20% will cause the pressuretrol to act but I wouldn't worry about it. For 16 years I lived with a boiler rated for 596 sq ft of steam that was connected to a load of 210 sq ft. Once I got the venting straitened out and fixed a couple of radiator leaders that didn't have enough slope that boiler headed a 90 year old 1150 sq ft house (one block from the ocean just south of Boston) on 400 gallons of oil a year. There was nothing I could do about it so I lived with it till that boiler croaked.

    You might be able to downfire that boiler a little bit, ask your service guy. BTW the best way to match the boiler ro the radiators is to have a boilers whose sq ft of steam equals the total EDR. The boiler rating assumes a 33% pickup factor so if all the piping is insulated you can get buy with a slightly smaller boiler.

    Bob
    Smith G8-3 with EZ Gas @ 90,000 BTU, Single pipe steam
    Vaporstat with a 12oz cut-out and 4oz cut-in
    3PSI gauge
  • DuggieFresh5
    DuggieFresh5 Member Posts: 48
    I think the saying, "it is what it is" applies then. I will ask Gerry about down firing the next time he services my system. Thanks!

    Doug
  • When you figure the EDR, compare the square feet value of the boiler with the square feet total of the radiators, and that will be more accurate.--NBC
  • DuggieFresh5
    DuggieFresh5 Member Posts: 48
    How do I calculate for the square feet value of the boiler? I noticed a couple of other posters were using that measurement.
  • Abracadabra
    Abracadabra Member Posts: 1,948

    How do I calculate for the square feet value of the boiler? I noticed a couple of other posters were using that measurement.

    It's stated by the manufacturer in the specs of the boiler.
  • DuggieFresh5
    DuggieFresh5 Member Posts: 48
    Thanks Abracadabra. I'm struggling to find that information. I don't have a manual for the boiler and while I can find a parts list online, I can't find a manual.

    If anyone out there has a good resource for manuals, I have a Sears/Kenmore by Dunkirk, model #229-96526. If the resource I found online is correct, by serial # my boiler was built in December of 1986 (#508600197).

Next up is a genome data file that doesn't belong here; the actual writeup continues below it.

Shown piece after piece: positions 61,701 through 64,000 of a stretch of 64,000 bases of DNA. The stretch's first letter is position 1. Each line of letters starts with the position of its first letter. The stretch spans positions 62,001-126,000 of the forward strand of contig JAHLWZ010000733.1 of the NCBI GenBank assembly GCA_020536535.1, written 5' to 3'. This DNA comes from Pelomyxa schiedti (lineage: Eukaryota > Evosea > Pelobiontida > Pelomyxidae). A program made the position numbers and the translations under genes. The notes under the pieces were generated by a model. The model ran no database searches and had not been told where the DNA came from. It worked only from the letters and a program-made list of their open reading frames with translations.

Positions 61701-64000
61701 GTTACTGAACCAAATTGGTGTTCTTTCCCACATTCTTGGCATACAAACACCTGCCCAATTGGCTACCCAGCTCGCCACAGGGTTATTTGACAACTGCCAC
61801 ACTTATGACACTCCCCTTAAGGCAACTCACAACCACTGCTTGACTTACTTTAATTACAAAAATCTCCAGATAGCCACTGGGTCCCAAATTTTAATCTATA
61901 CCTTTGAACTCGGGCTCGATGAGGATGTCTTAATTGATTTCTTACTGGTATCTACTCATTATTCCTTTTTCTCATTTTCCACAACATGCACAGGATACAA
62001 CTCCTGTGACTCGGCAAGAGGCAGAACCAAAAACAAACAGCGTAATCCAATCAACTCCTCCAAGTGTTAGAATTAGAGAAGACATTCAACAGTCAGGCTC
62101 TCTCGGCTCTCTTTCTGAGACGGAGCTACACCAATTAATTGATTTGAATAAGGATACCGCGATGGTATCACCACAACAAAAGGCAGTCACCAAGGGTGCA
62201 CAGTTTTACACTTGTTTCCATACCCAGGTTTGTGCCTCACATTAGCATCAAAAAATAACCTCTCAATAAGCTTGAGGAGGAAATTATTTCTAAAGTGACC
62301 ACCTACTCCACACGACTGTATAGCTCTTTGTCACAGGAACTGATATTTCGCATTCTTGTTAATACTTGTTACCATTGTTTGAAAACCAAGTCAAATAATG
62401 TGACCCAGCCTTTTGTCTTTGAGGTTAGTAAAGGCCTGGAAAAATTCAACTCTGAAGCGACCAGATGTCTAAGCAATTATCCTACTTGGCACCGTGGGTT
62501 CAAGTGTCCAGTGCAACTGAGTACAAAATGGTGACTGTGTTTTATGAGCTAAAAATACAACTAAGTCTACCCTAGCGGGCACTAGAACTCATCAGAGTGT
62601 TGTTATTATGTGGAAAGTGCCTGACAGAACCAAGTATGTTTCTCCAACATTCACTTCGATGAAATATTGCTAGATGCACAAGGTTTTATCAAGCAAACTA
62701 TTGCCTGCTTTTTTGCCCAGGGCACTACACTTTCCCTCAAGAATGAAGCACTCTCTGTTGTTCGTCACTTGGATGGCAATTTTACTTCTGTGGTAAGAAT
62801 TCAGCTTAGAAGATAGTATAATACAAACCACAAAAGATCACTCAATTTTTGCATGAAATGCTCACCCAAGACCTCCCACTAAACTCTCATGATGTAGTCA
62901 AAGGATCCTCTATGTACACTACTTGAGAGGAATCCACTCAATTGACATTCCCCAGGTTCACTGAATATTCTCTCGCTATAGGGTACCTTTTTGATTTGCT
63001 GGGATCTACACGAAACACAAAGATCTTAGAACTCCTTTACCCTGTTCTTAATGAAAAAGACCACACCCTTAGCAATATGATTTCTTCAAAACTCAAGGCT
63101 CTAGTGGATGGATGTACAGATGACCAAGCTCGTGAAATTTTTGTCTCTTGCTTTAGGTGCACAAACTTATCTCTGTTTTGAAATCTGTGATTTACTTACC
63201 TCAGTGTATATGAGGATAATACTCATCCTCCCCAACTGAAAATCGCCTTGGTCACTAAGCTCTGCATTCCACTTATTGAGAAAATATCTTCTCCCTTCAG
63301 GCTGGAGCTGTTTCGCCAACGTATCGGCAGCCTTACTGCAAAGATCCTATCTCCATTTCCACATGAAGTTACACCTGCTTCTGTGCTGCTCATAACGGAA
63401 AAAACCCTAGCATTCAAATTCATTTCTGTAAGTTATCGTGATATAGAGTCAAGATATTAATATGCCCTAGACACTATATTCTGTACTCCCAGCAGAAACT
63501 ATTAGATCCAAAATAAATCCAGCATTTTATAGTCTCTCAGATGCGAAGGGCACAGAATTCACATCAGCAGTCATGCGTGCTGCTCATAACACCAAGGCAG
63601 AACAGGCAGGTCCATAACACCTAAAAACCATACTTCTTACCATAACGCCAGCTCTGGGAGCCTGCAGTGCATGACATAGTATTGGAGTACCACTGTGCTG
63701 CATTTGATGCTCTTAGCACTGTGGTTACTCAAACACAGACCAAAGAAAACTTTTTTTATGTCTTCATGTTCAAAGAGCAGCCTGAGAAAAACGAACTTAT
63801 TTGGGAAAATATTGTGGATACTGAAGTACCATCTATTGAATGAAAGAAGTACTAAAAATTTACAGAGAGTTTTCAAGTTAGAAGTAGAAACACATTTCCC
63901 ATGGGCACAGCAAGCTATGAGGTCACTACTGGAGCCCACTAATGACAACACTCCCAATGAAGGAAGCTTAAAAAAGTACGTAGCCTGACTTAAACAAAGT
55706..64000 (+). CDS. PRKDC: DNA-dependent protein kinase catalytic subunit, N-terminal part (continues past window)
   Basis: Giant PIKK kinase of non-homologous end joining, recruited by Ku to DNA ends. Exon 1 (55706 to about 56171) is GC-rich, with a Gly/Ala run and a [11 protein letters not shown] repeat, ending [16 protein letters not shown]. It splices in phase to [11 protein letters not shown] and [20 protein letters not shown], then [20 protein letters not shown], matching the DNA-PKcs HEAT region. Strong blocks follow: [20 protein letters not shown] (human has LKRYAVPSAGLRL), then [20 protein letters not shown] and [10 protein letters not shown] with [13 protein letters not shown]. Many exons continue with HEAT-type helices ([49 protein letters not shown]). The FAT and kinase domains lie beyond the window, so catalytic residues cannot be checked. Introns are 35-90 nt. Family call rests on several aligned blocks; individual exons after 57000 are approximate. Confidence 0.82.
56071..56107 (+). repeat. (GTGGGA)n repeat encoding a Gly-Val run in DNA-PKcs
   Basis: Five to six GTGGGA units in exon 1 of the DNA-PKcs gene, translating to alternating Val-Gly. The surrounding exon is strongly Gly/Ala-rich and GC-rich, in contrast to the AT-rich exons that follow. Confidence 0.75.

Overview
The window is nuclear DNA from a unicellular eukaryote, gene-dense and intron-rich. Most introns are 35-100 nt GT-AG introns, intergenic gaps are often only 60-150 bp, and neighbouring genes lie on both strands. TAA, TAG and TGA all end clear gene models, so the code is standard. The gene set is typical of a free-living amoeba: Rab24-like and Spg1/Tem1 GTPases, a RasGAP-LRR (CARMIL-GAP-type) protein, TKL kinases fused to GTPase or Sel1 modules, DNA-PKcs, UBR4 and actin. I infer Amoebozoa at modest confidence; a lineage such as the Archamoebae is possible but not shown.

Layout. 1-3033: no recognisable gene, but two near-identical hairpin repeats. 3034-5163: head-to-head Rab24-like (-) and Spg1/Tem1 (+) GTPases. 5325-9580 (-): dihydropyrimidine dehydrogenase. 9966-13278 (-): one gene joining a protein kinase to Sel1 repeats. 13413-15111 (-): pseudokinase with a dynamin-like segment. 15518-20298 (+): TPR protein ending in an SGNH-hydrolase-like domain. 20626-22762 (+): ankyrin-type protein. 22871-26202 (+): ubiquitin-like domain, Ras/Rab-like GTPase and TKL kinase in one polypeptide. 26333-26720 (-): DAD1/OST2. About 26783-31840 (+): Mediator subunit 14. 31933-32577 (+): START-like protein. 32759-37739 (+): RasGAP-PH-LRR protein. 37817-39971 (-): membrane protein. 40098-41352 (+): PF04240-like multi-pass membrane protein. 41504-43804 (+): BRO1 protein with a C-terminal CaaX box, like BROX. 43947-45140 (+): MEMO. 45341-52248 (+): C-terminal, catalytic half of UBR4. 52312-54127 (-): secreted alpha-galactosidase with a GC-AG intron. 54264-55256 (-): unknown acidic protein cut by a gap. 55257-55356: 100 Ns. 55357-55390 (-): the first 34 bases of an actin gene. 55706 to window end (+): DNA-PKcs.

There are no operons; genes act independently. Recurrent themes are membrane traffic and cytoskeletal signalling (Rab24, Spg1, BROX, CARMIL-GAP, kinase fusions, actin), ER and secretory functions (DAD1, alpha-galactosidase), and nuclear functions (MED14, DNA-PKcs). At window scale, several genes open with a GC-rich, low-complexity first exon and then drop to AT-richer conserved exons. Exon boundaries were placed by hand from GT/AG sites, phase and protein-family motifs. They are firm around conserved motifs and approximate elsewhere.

• DuggieFresh5
    DuggieFresh5 Member Posts: 48
    BobC said:

    Have you checked the pigtail to make sure it's clear? If the pigtail gets clogged the pressuretrol will never work because it can't sense the pressure in the boiler.

    I removed the pressuretrol last night and ensured everything was clear. I blew out the pigtail and added some water to the loop. That was actually quite easy and I may pursue adding a tee to mount my pressure gauge in tandem with the control.
  • Abracadabra
    Abracadabra Member Posts: 1,948
    Check the label on the boiler carefully. From one of the pics you posted, the rating plate looks like it's just left of the transformer and pressuretrol.
  • BobC
    BobC Member Posts: 5,477
    The boiler nameplate usually has the sq ft of steam rating on it.

    Bob
    Smith G8-3 with EZ Gas @ 90,000 BTU, Single pipe steam
    Vaporstat with a 12oz cut-out and 4oz cut-in
    3PSI gauge
  • the specs for the boiler will include the sq ft figure.-NBC
  • KC_Jones
    KC_Jones Member Posts: 5,736
  • vaporvac
    vaporvac Member Posts: 1,520
    It should be on the boiler plate. If not, you could look it up under that boiler's specs.
    Two-pipe Trane vaporvacuum system; 1466 edr
    Twinned, staged Slantfin TR50s piped into 4" header with Riello G400 burners; 240K lead, 200K lag Btus. Controlled by Taco Relay and Honeywell RTH6580WF
  • DuggieFresh5
    DuggieFresh5 Member Posts: 48
    KC_Jones said:
    That's what I found!

    Vaporvac - I'm not able to find the boiler's specs. That is what is vexing me. Especially since Sears has parts...
  • DuggieFresh5
    DuggieFresh5 Member Posts: 48

    Check the label on the boiler carefully. From one of the pics you posted, the rating plate looks like it's just left of the transformer and pressuretrol.

    The only other spec (besides BTU output) that seemed related to output was the min. pressure relief valve rating. There isn't any other kind of information that I could find on the body of the boiler.